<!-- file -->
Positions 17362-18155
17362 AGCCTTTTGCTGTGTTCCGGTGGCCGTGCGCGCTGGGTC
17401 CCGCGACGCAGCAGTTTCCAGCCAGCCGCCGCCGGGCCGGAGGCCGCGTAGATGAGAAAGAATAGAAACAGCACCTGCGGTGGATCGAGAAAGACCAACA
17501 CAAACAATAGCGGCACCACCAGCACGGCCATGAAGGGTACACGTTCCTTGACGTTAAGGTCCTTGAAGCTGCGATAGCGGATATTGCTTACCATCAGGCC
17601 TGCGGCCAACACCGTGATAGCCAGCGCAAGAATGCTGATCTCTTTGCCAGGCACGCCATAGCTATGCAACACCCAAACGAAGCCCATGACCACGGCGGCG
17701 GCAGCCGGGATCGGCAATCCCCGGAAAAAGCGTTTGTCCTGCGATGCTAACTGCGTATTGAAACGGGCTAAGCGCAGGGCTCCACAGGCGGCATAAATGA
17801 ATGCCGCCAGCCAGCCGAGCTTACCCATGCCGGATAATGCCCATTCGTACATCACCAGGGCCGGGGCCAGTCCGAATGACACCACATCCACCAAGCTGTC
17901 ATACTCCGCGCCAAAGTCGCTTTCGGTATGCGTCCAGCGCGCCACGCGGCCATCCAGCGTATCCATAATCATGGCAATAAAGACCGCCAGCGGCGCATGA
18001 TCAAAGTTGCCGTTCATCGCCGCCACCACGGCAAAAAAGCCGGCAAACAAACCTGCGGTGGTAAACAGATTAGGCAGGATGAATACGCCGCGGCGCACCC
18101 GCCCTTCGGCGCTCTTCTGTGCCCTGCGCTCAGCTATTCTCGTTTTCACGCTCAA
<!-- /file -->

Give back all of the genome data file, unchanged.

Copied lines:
Positions 17362-18155
17362 AGCCTTTTGCTGTGTTCCGGTGGCCGTGCGCGCTGGGTC
17401 CCGCGACGCAGCAGTTTCCAGCCAGCCGCCGCCGGGCCGGAGGCCGCGTAGATGAGAAAGAATAGAAACAGCACCTGCGGTGGATCGAGAAAGACCAACA
17501 CAAACAATAGCGGCACCACCAGCACGGCCATGAAGGGTACACGTTCCTTGACGTTAAGGTCCTTGAAGCTGCGATAGCGGATATTGCTTACCATCAGGCC
17601 TGCGGCCAACACCGTGATAGCCAGCGCAAGAATGCTGATCTCTTTGCCAGGCACGCCATAGCTATGCAACACCCAAACGAAGCCCATGACCACGGCGGCG
17701 GCAGCCGGGATCGGCAATCCCCGGAAAAAGCGTTTGTCCTGCGATGCTAACTGCGTATTGAAACGGGCTAAGCGCAGGGCTCCACAGGCGGCATAAATGA
17801 ATGCCGCCAGCCAGCCGAGCTTACCCATGCCGGATAATGCCCATTCGTACATCACCAGGGCCGGGGCCAGTCCGAATGACACCACATCCACCAAGCTGTC
17901 ATACTCCGCGCCAAAGTCGCTTTCGGTATGCGTCCAGCGCGCCACGCGGCCATCCAGCGTATCCATAATCATGGCAATAAAGACCGCCAGCGGCGCATGA
18001 TCAAAGTTGCCGTTCATCGCCGCCACCACGGCAAAAAAGCCGGCAAACAAACCTGCGGTGGTAAACAGATTAGGCAGGATGAATACGCCGCGGCGCACCC
18101 GCCCTTCGGCGCTCTTCTGTGCCCTGCGCTCAGCTATTCTCGTTTTCACGCTCAA